1. What do you wish people knew about the tech space that they don’t know? 

That it moves so fast! You’ll be on a presales call, for example, and someone will ask something pretty niche and you’re thinking “well, I have no idea what the answer is to that”. So there’s quite a lot of research and reading all the time just to try and stay up-to-date, because every week there’s something new. 

Especially this last year, it’s been crazy! Nothing has ever moved quite as fast as AI.  

  1. What is the most trending topic in cloud and AI at the moment? 

One thing that’s quite popular at the moment is chatbots, your own knowledge base or ChatGPT internally trained and informed by internal documents. When it initially came about, I did a first line sales assistant chatbot for Expert Thinking. Another one I’m doing at the moment is a tech support chatbot for a customer. It prequalifies a lot of questions and just saves huge amounts of time for everyone involved. 

The other thing is the cliche of “data is the new oil”, but it’s now more focused on using that data to feed into AI and other things. Companies are trying to make sure that all their ducks are in a row when it comes to data, and making sure the data is in the right place. 

  1. What’s your AI pet peeve? 

People using AI to post content on LinkedIn just drives me insane. It’s so obviously AI generated, and you see it every time you go on LinkedIn. 

There was a report, actually, and it was saying how last year in academia, the usage of some words has just gone through the roof since ChatGPT was released.  People just didn’t use these words, but now they do. 

  1. In 2023, you were a Digital Technology Leaders Rising Star finalist at the Computing Awards. How did that come about? 

Any technologist under 30 can be nominated for the Digital Technology Leaders Rising Star Award. And Expert Thinking put my name forward. 

I had to go in front of a panel of a couple of highly regarded people in the industry and answer questions about my career, my personal values, my work values, etc. They judged it and went from there. It was a great awards night, with a lot of interesting people in the room. 

  1. Expert Thinking is a remote-first company. What was the transition from onsite to remote work for you?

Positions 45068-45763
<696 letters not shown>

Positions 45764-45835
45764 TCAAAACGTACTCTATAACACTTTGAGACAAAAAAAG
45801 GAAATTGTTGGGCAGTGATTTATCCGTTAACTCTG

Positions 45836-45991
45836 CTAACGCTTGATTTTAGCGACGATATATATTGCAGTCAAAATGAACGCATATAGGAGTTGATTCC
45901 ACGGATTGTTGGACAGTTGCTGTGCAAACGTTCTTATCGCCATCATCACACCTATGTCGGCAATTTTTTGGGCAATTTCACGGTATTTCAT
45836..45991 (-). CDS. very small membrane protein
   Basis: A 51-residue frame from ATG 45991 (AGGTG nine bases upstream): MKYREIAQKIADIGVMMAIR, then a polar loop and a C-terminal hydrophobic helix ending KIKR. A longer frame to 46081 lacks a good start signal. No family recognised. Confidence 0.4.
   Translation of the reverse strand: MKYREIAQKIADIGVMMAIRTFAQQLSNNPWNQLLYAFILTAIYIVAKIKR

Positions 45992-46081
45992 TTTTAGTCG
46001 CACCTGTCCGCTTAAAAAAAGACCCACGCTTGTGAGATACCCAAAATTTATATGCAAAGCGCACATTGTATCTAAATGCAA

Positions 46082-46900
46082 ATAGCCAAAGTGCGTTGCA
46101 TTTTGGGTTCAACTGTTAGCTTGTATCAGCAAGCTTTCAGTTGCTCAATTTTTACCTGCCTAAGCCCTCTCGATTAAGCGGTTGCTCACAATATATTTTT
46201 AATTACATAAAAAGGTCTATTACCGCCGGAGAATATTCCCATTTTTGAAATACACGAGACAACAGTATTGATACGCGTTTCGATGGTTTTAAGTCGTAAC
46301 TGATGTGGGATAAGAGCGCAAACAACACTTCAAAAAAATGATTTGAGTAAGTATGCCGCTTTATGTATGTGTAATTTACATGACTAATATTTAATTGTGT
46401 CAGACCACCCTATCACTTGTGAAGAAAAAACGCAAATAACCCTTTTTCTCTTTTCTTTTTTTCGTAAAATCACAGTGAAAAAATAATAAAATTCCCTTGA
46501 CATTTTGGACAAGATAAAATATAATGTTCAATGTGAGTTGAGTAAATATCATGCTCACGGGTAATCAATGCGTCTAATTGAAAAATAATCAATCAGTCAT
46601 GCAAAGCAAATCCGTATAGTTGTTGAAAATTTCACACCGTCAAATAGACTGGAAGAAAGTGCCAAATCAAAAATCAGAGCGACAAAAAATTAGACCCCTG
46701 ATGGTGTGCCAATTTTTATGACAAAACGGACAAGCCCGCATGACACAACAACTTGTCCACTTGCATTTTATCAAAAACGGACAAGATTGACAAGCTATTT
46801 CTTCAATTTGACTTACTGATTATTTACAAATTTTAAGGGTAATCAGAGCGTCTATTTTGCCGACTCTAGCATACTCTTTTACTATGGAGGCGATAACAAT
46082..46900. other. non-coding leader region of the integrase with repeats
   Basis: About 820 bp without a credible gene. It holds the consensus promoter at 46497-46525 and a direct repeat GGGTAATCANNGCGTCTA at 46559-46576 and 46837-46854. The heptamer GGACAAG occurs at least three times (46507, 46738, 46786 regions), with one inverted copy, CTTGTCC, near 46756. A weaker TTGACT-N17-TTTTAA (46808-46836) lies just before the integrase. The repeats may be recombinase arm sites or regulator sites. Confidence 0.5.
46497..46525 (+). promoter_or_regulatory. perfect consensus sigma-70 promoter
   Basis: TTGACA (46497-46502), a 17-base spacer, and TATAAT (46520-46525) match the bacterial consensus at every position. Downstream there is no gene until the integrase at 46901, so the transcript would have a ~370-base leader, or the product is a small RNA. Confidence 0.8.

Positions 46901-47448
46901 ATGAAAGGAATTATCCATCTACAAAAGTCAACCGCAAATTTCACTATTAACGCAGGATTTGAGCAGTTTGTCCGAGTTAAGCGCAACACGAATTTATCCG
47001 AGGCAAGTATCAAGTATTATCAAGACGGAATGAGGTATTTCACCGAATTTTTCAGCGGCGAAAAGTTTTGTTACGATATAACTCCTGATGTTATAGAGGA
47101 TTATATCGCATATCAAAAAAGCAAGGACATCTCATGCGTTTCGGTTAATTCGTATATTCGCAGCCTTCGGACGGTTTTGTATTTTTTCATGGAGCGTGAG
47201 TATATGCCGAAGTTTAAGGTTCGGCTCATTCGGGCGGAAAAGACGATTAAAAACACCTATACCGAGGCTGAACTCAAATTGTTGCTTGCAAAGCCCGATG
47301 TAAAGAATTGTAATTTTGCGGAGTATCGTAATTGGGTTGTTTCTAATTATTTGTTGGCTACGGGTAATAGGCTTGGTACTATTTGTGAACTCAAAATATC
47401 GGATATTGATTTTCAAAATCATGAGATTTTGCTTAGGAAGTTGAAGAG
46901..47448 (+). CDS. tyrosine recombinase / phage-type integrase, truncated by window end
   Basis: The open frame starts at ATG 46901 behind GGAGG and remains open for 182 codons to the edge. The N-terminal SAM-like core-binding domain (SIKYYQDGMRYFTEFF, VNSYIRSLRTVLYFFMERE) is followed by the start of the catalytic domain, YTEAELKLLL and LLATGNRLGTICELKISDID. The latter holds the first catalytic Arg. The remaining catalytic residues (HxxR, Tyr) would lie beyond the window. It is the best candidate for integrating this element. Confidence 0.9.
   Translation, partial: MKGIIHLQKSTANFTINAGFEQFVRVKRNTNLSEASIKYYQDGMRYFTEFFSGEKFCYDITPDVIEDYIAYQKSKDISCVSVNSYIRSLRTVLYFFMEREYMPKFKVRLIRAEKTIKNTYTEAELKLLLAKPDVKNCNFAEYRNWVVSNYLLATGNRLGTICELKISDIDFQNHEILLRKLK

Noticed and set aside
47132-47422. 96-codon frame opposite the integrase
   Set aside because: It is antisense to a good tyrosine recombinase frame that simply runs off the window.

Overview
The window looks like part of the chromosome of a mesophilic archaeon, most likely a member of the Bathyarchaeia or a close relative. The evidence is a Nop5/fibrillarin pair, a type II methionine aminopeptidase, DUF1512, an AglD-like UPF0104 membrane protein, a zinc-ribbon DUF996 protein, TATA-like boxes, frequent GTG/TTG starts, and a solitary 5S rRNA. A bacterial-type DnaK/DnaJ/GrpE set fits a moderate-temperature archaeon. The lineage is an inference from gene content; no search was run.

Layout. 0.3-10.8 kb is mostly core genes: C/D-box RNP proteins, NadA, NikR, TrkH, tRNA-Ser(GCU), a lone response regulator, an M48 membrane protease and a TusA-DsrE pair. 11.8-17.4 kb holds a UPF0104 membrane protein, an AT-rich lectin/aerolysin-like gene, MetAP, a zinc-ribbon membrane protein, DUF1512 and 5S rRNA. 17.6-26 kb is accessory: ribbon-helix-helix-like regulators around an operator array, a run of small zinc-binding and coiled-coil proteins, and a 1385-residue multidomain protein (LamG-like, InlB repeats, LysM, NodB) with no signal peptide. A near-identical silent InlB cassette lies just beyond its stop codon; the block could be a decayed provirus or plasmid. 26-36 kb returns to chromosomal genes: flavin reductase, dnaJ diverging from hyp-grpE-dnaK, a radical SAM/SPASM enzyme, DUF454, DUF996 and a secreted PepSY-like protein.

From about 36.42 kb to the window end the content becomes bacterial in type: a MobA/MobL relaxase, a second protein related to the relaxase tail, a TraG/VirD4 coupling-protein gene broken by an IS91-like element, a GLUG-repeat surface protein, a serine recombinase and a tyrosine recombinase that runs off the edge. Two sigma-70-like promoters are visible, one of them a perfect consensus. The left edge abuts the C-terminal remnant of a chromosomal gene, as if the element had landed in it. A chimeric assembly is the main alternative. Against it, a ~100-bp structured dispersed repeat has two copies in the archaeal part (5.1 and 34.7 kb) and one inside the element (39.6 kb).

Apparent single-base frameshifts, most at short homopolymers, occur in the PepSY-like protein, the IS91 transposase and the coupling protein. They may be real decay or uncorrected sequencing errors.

I’ve been working remotely for the past 3-odd years. I guess, like for everyone else, pre-Covid, the transition to remote work wasn’t really a choice, was it? But I wouldn’t go back to being onsite. Mostly for personal reasons. I do a lot of running, for example, and I wouldn’t be able to do as much of that if I was in the office.  

My advice to making remote work a success? Don’t be afraid to reach out to people and get as involved as if you were in the office. Use things like Slack, do sessions through screen share, ask for help. Don’t be afraid to ask questions. 

  1. What do you think is key to successfully collaborating remotely?  

Primarily using modern collaboration tools like Slack. But the management style we have at Expert Thinking also makes a huge difference. Jon, Ben and James are so down-to-earth and have created a culture wherein everyone can voice their opinions, and share ideas without being judged. There’s a flat hierarchy where everyone is heard, and you’ll always get input and help from others.  

When it comes to mentoring people, you’re not physically next to people, so you can’t just check in on them like you would in the office. But if anything, I think the remote mentoring sessions are more focused and productive. You put an hour in the calendar, for example, and you take the time to really go over something with that person. 

  1. What’s next for you at Expert Thinking? How do you see yourself and your role evolving? 

I want to build out the internal Data & AI Practice more, so as we hire more people and as we grow, hopefully more people will become part of it and we win more work and get to do more cool things, on an even bigger scale.  

  1. What would you say to someone considering joining Expert Thinking? 

Prepare to be busy! Not in a bad way, but you will get stuck into a project straight away. For me, that was perfect. I joined and I was on a project the next day. Come in ready to work and just embrace it, absorb knowledge and learn.